Executive Briefings

Product Might Be Defective? You Better Report It.

The Consumer Product Safety Act requires importers to report information that reasonably supports a conclusion that the product: 1) fails to comply with a regulatory or voluntary consumer product safety standard; 2) contains a defect which could create a substantial product hazard; or 3) creates an unreasonable risk of serious injury or death. In certain circumstances, the act may also require a company to report if a product is the subject of a civil lawsuit.
The Consumer Product Safety Commission has recognized the need to balance the free flow of goods between countries with the responsibility importers have to protect American consumers from unreasonably hazardous products made abroad. However, it encourages companies to file reports when in doubt. To encourage reporting, the CPSC regulations do not require an importer to admit that the product constitutes a substantial product hazard. By reporting a potential hazard, however, an importer may avoid future penalties and other negative consequences that may flow from a failure to report.
When an importer fails to report, it is subject to civil penalties at a minimum of $5000 for each offense and a maximum of $1.25 million--an amount that may substantially increase in the future.
Source: Industry Week, http://industryweek.com

The Consumer Product Safety Act requires importers to report information that reasonably supports a conclusion that the product: 1) fails to comply with a regulatory or voluntary consumer product safety standard; 2) contains a defect which could create a substantial product hazard; or 3) creates an unreasonable risk of serious injury or death. In certain circumstances, the act may also require a company to report if a product is the subject of a civil lawsuit.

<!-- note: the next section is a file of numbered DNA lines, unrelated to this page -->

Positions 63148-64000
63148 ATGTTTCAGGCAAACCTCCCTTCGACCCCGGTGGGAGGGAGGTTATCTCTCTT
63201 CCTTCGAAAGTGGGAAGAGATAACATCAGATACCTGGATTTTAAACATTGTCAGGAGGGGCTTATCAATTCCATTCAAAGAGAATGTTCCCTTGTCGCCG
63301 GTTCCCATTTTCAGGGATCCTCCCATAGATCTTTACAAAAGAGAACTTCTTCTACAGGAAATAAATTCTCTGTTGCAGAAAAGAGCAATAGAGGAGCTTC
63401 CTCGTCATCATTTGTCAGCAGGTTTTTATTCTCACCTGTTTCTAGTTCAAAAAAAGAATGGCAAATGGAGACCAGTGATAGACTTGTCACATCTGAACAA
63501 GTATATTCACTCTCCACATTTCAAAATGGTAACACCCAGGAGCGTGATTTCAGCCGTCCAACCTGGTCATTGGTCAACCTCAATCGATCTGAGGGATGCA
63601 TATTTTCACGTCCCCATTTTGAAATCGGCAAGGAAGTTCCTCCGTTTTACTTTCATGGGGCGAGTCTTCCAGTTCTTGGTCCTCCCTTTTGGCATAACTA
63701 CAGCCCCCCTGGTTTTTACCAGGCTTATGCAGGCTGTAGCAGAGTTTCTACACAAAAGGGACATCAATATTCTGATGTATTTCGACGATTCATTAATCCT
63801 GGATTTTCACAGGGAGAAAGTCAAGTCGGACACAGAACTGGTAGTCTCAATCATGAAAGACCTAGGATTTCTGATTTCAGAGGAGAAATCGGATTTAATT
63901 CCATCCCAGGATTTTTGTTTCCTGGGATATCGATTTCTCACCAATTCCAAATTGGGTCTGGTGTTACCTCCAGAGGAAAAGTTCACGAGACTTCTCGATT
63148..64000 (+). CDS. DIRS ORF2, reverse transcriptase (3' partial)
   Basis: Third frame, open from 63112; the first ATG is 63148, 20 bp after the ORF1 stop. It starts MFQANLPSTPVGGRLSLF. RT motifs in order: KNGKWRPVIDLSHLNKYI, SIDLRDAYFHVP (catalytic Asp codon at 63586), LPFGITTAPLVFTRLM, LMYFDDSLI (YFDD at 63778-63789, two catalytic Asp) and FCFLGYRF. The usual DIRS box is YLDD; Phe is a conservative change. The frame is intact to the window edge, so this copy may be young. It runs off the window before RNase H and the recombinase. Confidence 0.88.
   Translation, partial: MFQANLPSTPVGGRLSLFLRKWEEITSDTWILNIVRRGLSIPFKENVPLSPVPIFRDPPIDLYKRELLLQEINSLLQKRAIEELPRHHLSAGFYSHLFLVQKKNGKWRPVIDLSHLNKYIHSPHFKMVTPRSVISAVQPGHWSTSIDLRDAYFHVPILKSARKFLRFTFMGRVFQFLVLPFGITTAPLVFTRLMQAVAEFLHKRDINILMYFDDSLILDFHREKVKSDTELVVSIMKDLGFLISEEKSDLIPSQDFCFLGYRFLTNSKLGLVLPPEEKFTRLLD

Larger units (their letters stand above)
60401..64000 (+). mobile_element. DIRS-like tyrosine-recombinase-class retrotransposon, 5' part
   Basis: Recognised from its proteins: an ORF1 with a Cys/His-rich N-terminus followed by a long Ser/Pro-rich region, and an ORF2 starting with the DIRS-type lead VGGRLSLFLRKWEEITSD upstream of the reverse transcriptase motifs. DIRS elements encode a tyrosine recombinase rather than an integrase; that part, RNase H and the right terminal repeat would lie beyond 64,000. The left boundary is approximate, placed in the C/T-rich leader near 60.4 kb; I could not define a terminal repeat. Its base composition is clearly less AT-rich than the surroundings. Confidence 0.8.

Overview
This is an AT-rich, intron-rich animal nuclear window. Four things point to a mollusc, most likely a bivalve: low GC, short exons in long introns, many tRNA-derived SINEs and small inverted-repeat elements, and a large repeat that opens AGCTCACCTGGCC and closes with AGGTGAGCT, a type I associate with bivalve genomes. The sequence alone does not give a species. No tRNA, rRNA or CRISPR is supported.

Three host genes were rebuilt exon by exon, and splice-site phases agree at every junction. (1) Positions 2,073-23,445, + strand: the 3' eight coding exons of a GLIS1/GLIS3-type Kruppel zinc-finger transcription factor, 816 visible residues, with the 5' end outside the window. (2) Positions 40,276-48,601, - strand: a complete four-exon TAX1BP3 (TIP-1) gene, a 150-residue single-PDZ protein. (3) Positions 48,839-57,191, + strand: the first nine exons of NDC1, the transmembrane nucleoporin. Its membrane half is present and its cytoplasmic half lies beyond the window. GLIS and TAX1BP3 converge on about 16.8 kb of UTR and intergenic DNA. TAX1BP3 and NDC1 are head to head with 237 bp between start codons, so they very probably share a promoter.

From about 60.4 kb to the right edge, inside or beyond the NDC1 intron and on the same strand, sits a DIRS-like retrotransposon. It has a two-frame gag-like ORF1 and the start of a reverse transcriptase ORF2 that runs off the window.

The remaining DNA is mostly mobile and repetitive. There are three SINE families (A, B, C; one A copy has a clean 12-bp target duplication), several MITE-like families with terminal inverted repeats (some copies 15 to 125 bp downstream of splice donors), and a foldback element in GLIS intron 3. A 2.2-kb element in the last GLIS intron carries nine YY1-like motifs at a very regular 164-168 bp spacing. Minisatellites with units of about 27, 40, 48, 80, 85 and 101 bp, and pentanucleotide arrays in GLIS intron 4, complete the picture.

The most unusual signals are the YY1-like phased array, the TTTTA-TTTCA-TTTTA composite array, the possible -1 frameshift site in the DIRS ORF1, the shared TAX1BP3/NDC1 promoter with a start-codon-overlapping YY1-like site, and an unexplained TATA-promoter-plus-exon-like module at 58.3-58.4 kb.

The Consumer Product Safety Commission has recognized the need to balance the free flow of goods between countries with the responsibility importers have to protect American consumers from unreasonably hazardous products made abroad. However, it encourages companies to file reports when in doubt. To encourage reporting, the CPSC regulations do not require an importer to admit that the product constitutes a substantial product hazard. By reporting a potential hazard, however, an importer may avoid future penalties and other negative consequences that may flow from a failure to report.
When an importer fails to report, it is subject to civil penalties at a minimum of $5000 for each offense and a maximum of $1.25 million--an amount that may substantially increase in the future.
Source: Industry Week, http://industryweek.com